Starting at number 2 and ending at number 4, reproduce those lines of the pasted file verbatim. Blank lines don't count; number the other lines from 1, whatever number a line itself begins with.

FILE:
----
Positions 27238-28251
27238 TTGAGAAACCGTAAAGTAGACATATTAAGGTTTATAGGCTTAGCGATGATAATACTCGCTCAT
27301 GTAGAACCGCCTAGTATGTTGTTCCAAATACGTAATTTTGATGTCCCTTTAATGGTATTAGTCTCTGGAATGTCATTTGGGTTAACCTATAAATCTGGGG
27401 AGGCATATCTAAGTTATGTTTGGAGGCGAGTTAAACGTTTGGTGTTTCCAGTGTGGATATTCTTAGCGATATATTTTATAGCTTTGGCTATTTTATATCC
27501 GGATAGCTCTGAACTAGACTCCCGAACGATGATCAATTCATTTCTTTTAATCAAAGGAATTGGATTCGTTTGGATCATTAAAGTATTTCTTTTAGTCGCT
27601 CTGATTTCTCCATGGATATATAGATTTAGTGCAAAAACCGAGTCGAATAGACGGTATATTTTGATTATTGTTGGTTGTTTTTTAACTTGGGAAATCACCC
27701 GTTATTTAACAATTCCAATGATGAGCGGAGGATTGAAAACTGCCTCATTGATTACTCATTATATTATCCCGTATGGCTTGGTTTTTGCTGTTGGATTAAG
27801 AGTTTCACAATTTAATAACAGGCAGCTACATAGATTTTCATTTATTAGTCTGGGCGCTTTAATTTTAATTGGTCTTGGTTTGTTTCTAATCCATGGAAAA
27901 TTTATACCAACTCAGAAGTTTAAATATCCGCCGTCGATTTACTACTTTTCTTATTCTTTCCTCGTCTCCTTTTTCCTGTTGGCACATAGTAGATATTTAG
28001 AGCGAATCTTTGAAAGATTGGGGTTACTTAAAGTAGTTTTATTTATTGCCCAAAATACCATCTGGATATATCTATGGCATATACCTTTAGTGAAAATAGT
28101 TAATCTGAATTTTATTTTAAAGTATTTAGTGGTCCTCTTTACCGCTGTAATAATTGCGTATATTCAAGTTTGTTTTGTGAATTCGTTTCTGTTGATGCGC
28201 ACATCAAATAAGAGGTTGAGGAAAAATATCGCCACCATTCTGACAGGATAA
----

27238 TTGAGAAACCGTAAAGTAGACATATTAAGGTTTATAGGCTTAGCGATGATAATACTCGCTCAT
27301 GTAGAACCGCCTAGTATGTTGTTCCAAATACGTAATTTTGATGTCCCTTTAATGGTATTAGTCTCTGGAATGTCATTTGGGTTAACCTATAAATCTGGGG
27401 AGGCATATCTAAGTTATGTTTGGAGGCGAGTTAAACGTTTGGTGTTTCCAGTGTGGATATTCTTAGCGATATATTTTATAGCTTTGGCTATTTTATATCC